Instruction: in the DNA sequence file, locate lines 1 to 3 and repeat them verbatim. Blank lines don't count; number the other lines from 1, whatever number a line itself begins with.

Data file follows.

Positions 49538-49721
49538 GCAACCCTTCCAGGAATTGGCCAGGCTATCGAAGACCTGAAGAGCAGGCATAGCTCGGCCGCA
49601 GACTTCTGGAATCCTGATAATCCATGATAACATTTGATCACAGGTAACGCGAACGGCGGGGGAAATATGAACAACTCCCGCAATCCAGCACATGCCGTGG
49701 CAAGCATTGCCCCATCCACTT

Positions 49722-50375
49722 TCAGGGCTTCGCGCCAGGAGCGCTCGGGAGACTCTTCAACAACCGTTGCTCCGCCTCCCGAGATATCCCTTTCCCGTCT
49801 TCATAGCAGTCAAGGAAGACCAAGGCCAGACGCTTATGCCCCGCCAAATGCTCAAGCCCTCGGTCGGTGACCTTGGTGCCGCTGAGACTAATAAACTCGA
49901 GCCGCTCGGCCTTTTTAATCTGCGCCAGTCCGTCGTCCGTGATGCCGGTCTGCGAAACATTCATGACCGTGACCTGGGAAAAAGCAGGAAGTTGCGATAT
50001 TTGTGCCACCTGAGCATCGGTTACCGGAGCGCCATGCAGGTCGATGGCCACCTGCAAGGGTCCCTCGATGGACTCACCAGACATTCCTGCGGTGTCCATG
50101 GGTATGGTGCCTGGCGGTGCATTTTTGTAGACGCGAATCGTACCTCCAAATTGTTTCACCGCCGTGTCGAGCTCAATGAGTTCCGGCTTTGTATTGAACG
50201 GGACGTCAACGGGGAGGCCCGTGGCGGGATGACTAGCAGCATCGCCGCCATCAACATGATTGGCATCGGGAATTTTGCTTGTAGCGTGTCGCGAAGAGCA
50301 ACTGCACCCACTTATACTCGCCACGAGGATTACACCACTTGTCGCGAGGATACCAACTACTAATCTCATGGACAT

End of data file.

Positions 49538-49721
49538 GCAACCCTTCCAGGAATTGGCCAGGCTATCGAAGACCTGAAGAGCAGGCATAGCTCGGCCGCA
49601 GACTTCTGGAATCCTGATAATCCATGATAACATTTGATCACAGGTAACGCGAACGGCGGGGGAAATATGAACAACTCCCGCAATCCAGCACATGCCGTGG